At Least One TPS Population Shrinks – That of Sudan

By David North on October 14, 2011

While Temporary Protected Status (TPS) seems to last forever, as those of us at CIS have pointed out several times in the past, the number of aliens using an instance of that status sometimes tends to shrink, as in the case of Sudan.

I was reminded of this by yesterday's (totally expected) press release from USCIS saying that the government has, yet again, extended the TPS for some people from the Sudan. Their "temporary" legal status in the U.S., set to expire on November 2, will now be extended by the usual 18-month period, until May 2, 2013.

TPS allows the holder to be a legal resident of the U.S., and to apply for an Employment Authorization Document, and thus access to the legal part of the U.S. labor market. It does not allow them to bring relatives into this country, nor are they in line for citizenship.

This is the latest such extension, with TPS status for some people from the Sudan dating back to 1997, some 14 years ago. The announcement is not an open sesame of any kind; it simply says that those who have had the status since October 7, 2004, can re-up for another 18 months, provided they file the forms and pay the fees.

What intrigued me in the announcement was the USCIS estimate of: "approximately 340 individuals who DHS anticipates will be eligible". Just 18 months ago that same sentence in the comparable press release set the number at 700.

So the agency expects the population to reduce itself by half, interesting. What is going on here?

In the last year and a half perhaps one or two TPS people have died, others have secured legal status in some manner, and still others have left this country; in addition, and never mentioned by USCIS, some must have fallen into illegal status.

They, reasonably I think, could have thought about the paperwork requirements, and the need to pay some fees, and then looked at the minuscule level of immigration law enforcement in America's interior, and decided that not filing would not create much of a risk.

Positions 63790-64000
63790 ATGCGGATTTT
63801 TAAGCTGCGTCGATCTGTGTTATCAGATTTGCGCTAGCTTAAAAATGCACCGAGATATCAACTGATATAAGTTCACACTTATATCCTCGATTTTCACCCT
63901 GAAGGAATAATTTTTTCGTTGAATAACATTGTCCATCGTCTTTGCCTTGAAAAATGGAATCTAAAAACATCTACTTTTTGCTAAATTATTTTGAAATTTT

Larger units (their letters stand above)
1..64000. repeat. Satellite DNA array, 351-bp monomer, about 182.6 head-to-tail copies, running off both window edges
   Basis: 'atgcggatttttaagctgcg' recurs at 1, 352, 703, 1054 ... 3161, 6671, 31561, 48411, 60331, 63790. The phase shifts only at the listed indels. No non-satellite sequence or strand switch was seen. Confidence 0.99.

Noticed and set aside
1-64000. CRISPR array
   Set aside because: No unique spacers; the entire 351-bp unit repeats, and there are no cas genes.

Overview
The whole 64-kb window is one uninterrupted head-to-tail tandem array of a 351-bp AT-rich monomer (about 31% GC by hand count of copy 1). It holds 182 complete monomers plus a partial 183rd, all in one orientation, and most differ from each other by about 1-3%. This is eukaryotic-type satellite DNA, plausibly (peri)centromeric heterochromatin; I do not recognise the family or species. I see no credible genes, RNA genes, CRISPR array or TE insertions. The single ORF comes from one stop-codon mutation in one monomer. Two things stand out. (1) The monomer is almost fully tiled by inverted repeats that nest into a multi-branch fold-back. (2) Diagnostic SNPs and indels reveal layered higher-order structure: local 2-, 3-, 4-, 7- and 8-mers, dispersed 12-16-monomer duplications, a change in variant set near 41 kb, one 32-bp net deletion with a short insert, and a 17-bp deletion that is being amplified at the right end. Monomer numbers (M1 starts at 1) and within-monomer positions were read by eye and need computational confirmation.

There's another variable, which is the creation of the world's newest nation, South Sudan. People from that part of the old Sudan, as people from the rest of that often-violent nation, are both eligible to continue their temporary status, as the new announcement made clear. This does not add to the TPS population.

The creation of the new nation, however, must have changed the view of some of TPS holders from South Sudan. Suddenly the war was over, and the non-Muslim people in the South were now running their own country; not only were some of the terrors gone, but there would be new opportunities in the new government for those who had resisted in the past.

We have seen, earlier, how some natives of the Baltic States, long resident in the U.S., flocked back to those nations once they were freed from the Soviet Union. One such reverse migrant, Toomas Hendrik Ilives, a one-time U.S. citizen, went on to become the President of Estonia.

Maybe that kind of emigration is part of the reason for the drop from 700 to 340 in the Sudanese TPS program.

All of this reminds me, of course, of USCIS's often self-inflicted time-wastings with tiny populations. Maybe at some point in the future, when the number of expected TPS re-applicants from a given nation falls below, say, 200, DHS could simply say that the first 200 who applied (legitimately) could get a green card, and then we would wipe the slate clean. That, of course, would take congressional action.